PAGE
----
Stoopfest, Lansing's own local music festival, has worked as an avenue for emerging artists on the Michigan music scene and is back for 2022 after its pandemic-related hiatus with a full and exciting lineup coming April 22-23.
The festival was announced in association and sponsorship with Impact FM, promoting the music that they believe reaches the prime audience of their radio station.
"This is a great avenue for us to get back to our core … as a great alternative radio station that is highlighting the cool and the weird and the unique of the Michigan area," communications master student and Impact FM's station manager George McNeil said.
McNeil said that the partnership with Stoopfest is able to reflect their own views and their core focus on the local music scene, especially in the wake of the pandemic when local music has been in limbo with the changing and compromising of promoting live shows. The return of this festival is able to reignite this platform for highlighting local artistry and creativity.
"The Michigan music scene can be an epicenter for strong creativity that can appeal to a larger audience," McNeil said. "It’s right in the backyard of MSU and the entire region. We’re just excited to be apart of it."
Media and information senior Abbi Wynsma, the live music director and head of the Basement at Impact FM, knows that the music festival will help kickstart these local artists on the lineup, especially with Impact having the opportunity to do interviews and cover what these artists have coming up.
"That’s the cool thing about Michigan musicians and artists, you think that you know all that you can and there were actually a lot of things on there that I had never heard of," Wynsma said.
While many have felt disconnected from the music scene during the pandemic and have fallen into a pit of only listening to established favorites, the festival is coming back to change these habits.
"There’s opportunities here because some of them are local that you can go ‘Hey I really like this group’ and you can go and see them again and again because, fingers crossed, they will be performing continually throughout the year," journalism senior Kyle Davidson, a DJ for Impact FM, said.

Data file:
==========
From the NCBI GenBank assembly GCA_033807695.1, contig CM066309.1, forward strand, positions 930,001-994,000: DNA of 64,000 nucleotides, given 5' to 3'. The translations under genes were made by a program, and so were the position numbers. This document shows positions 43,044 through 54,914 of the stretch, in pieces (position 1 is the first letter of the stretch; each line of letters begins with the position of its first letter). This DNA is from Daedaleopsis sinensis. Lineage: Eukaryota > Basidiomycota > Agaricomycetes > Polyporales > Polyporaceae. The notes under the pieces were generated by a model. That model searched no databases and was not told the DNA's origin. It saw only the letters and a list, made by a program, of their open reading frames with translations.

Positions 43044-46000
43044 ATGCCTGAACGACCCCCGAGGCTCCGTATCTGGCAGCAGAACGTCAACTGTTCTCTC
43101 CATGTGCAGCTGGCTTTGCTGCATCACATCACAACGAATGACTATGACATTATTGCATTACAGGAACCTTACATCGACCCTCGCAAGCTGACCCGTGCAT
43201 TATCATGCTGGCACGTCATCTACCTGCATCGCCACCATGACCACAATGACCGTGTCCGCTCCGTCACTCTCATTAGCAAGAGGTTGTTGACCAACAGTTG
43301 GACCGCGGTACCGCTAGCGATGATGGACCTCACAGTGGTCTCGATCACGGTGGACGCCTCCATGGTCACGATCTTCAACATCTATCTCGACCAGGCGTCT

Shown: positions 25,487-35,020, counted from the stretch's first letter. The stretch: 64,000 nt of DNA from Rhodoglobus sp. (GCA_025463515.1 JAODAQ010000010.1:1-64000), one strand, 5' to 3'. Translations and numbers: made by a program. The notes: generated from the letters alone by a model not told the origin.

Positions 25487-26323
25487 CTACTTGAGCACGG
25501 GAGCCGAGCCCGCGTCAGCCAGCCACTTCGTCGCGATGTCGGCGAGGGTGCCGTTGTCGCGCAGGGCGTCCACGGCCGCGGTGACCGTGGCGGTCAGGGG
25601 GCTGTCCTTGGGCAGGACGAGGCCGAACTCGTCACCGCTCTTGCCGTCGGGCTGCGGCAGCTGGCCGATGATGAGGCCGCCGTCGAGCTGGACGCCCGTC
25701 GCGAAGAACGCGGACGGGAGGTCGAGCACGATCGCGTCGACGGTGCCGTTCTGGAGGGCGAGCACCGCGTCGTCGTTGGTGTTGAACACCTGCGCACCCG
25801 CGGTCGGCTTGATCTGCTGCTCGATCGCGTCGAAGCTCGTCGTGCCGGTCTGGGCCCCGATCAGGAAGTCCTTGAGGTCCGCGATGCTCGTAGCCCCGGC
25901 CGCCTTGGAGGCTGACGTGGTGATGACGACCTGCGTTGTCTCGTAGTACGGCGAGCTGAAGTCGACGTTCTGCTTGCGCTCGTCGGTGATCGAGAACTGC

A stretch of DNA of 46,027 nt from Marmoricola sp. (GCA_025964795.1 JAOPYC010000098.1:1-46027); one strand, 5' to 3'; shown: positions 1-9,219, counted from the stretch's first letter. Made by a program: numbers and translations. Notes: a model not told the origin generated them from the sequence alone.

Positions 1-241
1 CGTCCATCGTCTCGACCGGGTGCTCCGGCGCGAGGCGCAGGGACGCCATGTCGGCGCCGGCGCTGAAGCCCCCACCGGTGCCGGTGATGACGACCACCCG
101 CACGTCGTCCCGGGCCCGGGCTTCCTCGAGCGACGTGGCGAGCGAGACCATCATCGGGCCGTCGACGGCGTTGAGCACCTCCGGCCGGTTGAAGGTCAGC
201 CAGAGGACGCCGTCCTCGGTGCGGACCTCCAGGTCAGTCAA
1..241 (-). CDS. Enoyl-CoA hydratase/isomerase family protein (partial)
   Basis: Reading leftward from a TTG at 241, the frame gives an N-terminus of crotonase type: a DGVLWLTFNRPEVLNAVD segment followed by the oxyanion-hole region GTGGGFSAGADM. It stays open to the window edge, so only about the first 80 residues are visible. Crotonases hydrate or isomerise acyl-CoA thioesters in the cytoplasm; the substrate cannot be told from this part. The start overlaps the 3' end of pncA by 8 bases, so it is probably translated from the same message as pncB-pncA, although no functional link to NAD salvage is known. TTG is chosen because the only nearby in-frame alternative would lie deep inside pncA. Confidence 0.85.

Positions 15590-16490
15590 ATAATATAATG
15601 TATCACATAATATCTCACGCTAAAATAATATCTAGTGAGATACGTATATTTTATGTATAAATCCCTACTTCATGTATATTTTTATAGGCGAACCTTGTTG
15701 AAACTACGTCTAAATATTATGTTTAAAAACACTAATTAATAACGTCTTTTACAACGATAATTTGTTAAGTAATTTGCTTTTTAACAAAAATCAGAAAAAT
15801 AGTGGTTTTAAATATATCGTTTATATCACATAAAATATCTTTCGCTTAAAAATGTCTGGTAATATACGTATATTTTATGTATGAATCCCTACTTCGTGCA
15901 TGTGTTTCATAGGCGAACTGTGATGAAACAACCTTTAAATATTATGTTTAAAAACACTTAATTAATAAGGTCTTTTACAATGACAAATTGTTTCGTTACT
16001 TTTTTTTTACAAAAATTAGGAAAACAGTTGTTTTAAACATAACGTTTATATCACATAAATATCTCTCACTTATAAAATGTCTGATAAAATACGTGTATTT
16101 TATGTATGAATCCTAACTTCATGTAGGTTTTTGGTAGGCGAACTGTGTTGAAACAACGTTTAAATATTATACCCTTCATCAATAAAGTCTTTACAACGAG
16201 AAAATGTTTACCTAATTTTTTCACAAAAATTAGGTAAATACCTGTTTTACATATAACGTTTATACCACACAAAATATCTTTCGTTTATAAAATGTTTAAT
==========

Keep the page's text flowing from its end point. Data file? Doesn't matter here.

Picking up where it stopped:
Many of the artists on the lineup are not only local artists, but bands that have been introduced to Michigan State through Impact and their basement shows such as Rent Strike, a band featured often on the station.
One headliner that has been in high demand by the organizers for years includes Sidney Gish, a DIY artist who has been able to make a name for herself with over 300,000 monthly Spotify listeners.
Other artists are recurring acts of the festival such as the Screaming Females.
While these headliners are well-known in the alternative music realm, the festival still focuses on expanding music knowledge. The organization gets hundreds of bands who submit to play at the festival and their administration listens to every one of their submissions to enhance the music their audience comes out to hear.
"The innovation and unique sounds that we’re going to hear at Stoopfest; these aren’t coming out of nowhere … this energy has been around for years,” McNeil said.
While this music festival follows the pattern of exploring genres and artists of the area, its model is unique and stands out from others. Bands are not only set up on stages in local music venues but in houses and basements, bringing the music to the heart of Lansing, Davidson said.
"I think that mix of spaces encompassing an entire neighborhood rather than just one area really makes the festival stand out," head organizer of Stoopfest Dom Korzsecke said.
Stoopfest also stands out from other large festivals in an important and artist-centered way: It is nonprofit. All the money goes to supporting the local artists and paying for venue spaces, supporting the businesses of Lansing, Korzsecke said.
"It is very much a 'do-it-yourself' mindset and mentality through and through," McNeil said. "Performers are choosing to perform and create."
While live music has been back for a minute, a lot of people still have not attended live shows out of fear. With COVID-19 still on the horizon with the emerging Omicron variant, the festival will be looking different from years past.
"With COVID still raging, we’re changing some things up to make it as COVID-safe as possible and it's gonna look a little different than usual because of that," Korzsecke said. "We’re getting rid of the sets that happen in basements and living rooms and swapping those out for backyards and garages.”
Korzsecke said that the relocation of performances and exhibits to as many outdoor venues as possible to maintain ventilation and reduce the COVID-19 risk is one of the most important challenges to focus on in this festival.
While fighting against this risk with no festival for the past two years, Stoopfest is back to giving the local music scene the main stage once again.
"To be able to experience live music again and be surrounded in an environment that you really enjoy, I think that will be the most fun part for everybody,” Wynsma said.
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